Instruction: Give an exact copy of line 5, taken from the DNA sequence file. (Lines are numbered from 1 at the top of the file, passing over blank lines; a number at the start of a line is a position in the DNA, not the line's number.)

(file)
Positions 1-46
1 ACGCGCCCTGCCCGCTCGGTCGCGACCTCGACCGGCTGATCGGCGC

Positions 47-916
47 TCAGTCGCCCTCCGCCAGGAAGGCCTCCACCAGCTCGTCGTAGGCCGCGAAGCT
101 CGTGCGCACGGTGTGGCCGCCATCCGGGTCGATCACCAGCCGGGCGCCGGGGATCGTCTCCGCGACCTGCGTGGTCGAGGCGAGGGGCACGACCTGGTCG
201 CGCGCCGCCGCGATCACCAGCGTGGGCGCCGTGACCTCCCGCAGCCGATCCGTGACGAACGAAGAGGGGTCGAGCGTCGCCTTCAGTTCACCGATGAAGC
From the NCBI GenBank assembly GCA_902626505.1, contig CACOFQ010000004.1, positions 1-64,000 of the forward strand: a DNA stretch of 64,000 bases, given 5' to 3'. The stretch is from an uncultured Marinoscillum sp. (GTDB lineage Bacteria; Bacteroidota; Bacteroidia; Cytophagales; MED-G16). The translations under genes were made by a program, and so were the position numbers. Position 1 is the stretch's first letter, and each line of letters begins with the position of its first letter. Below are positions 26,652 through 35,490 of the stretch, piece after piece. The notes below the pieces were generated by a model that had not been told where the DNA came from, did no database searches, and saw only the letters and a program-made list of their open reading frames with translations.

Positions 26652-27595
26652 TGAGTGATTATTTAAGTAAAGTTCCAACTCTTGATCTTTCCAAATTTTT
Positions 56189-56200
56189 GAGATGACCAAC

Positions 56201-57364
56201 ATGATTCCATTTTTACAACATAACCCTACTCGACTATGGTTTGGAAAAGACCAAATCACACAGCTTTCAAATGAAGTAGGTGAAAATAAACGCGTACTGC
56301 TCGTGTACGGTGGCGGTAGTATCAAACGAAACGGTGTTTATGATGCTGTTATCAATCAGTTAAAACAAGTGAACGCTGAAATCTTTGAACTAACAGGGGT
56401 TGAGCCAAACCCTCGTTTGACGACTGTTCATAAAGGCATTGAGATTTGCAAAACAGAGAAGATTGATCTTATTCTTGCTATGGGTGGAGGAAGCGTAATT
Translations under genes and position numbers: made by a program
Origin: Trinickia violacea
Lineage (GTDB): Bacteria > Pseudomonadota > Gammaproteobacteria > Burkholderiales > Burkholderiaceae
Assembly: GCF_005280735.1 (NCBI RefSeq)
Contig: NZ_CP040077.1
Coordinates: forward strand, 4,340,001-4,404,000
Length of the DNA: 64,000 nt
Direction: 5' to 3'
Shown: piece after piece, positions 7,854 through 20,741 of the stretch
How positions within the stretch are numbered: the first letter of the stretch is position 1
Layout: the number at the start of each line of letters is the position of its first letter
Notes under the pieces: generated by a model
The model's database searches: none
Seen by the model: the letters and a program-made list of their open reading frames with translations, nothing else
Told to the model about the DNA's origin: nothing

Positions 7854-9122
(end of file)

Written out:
101 CGTGCGCACGGTGTGGCCGCCATCCGGGTCGATCACCAGCCGGGCGCCGGGGATCGTCTCCGCGACCTGCGTGGTCGAGGCGAGGGGCACGACCTGGTCG